Over the course of the sūtra, which is divided into twelve chapters, the Buddha presents the following topics: the five aggregates, the eighteen elements, the twelve sense sources, the twelve links of dependent origination, the four applications of mindfulness, the five powers, the eightfold path of the noble ones, the phenomena of the world and transcendence, and conditioned and unconditioned phenomena. These subjects provide an important explanatory framework for the functioning of existence and the path to awakening from the Abhidharma point of view. Although some explanation of each topic is given, the sūtra clearly assumes the reader’s familiarity with Abhidharma theory. Moreover, rather than offering a traditional explanation of these topics, the Buddha consistently explains their lack of identifying marks (Skt. animitta), meaning that despite their conventional designations, the phenomena in question do not in actuality have any true or real referents. The Buddha states that these topics are normally taught purely for the expedient purpose of guiding childish ordinary beings (i.e., not the followers of the Great Vehicle) along the path; however, on the ultimate level, the individual characteristics that these phenomena seem to possess due to the interdependent process of causation cannot be found. These subjects are taught merely to provide students with useful classifications that ultimately must lead them beyond such ontological categories. By contrast, this sūtra’s theme is the absence of marks of all phenomena, one of the three gateways of liberation, which also include emptiness and the absence of wishes. As such, the sūtra represents a clear critique of the traditional vehicle of the hearers and a forceful affirmation of the superiority of the perspective of the Great Vehicle.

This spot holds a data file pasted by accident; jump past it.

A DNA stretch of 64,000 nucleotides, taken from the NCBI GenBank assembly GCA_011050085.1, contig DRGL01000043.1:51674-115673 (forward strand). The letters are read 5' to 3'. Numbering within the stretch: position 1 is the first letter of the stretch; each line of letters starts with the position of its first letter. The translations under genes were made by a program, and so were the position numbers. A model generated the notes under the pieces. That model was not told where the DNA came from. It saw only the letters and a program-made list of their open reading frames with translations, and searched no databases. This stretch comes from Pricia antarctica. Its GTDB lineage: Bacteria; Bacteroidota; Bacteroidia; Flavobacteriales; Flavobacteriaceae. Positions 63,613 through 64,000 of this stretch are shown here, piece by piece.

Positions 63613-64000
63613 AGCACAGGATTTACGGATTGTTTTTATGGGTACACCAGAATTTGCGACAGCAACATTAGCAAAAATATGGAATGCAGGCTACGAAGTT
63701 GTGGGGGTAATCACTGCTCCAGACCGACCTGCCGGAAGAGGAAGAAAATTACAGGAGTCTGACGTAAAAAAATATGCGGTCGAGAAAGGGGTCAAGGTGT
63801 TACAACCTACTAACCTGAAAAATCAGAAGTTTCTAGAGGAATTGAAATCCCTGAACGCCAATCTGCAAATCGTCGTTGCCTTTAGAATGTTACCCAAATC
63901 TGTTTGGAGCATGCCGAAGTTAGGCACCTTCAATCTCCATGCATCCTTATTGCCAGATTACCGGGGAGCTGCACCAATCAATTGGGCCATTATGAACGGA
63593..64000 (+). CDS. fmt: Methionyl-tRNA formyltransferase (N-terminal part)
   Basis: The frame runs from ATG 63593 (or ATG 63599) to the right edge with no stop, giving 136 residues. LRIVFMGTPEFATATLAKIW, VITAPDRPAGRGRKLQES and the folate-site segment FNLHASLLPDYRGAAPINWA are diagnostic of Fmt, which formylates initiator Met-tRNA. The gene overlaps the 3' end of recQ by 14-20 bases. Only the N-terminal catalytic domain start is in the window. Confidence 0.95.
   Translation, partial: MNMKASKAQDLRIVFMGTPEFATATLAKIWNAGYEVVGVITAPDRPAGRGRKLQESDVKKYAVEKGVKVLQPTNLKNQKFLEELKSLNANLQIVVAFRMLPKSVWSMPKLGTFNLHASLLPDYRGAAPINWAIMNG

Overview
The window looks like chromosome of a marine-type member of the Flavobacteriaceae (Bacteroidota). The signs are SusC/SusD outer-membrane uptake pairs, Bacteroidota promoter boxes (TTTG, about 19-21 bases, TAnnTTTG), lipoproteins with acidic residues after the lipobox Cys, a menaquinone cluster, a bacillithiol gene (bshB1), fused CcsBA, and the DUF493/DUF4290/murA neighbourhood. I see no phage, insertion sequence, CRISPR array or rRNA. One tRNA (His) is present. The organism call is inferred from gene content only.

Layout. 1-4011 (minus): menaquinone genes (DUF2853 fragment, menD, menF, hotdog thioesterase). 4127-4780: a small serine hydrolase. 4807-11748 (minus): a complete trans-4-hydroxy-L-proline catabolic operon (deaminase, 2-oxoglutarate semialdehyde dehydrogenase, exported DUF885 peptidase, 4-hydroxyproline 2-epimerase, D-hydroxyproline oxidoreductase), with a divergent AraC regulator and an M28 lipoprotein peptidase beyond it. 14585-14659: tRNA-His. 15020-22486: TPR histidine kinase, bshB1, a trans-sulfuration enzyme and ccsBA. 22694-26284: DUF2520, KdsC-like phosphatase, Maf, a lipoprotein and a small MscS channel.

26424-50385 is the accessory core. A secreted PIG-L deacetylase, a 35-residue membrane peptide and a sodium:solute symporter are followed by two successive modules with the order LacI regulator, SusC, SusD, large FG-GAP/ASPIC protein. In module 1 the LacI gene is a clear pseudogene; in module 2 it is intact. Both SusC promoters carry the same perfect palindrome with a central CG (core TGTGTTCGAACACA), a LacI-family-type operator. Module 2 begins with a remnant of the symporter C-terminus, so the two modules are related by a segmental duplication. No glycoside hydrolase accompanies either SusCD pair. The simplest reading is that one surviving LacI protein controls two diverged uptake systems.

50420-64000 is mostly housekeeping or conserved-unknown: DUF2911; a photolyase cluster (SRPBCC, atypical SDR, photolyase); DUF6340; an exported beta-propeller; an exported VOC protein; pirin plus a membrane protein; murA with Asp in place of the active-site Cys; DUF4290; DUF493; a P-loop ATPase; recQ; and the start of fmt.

The Inquiry of Lokadhara
’phags pa ’jig rten ’dzin gyis yongs su dris pa zhes bya ba’i mdo (Āryālokadharaparipṛcchānāmasūtra). Toh 174, Degé Kangyur vol. 60 (mdo sde, ma), folios 7b.4–78b.7.
’phags pa ’jig rten ’dzin gyis yongs su dris pa zhes bya ba’i mdo. bka’ ’gyur (dpe bsdur ma) [Comparative Edition of the Kangyur], krung go’i bod rig pa zhib ’jug ste gnas kyi bka’ bstan dpe sdur khang (The Tibetan Tripitaka Collation Bureau of the China Tibetology Research Center). 108 volumes. Beijing: krung go’i bod rig pa dpe skrun khang (China Tibetology Publishing House), 2006–2009, vol. 60, pp. 22–206.
’phags pa ’jig rten ’dzin gyis yongs su dris pa zhes bya ba’i mdo (Āryālokadharaparipṛcchānāmasūtra). In bka’ ’gyur (stog pho brang bris ma). Vol. 72 (mdo sde, zha), folios 1r–110v.
Chang, Cornelius P. “A Re-evaluation of the Development of Hsing-su Style in the Fourth Century AD.” National Palace Museum Quarterly, 11/2 (Winter 1976): 19–44.
Digital Dictionary of Buddhism. http://www.buddhism-dict.net/ddb/.
Herrmann-Pfandt, Adelheid. Die lHan kar ma: ein früher Katalog der ins Tibetische übersetzten buddhistischen Texte. Wien: Verlag der österreichischen Akademie der Wissenschaften, 2008.
Lokadharaparipṛcchā; Chishi jing 持世經 (Taishō 482). Translated by Kumārajīva. In Taishō Shinshū Daizōkyō 大正新脩大藏經, ed. Junjirō Takakusu, Kaikyoku Watanabe, 100 vols., Tokyo: Taishō Shinshū Daizōkyō Kankōkai, 1924–34.
Stein, R. A. “The Two Vocabularies of Indo-Tibetan and Sino-Tibetan Translations in the Dunhuang Manuscripts.” In Rolf Stein’s Tibetica Antiqua with Additional Materials, trans. and ed. Arthur P. McKeown. Leiden: Brill, 2010, pp. 1–96.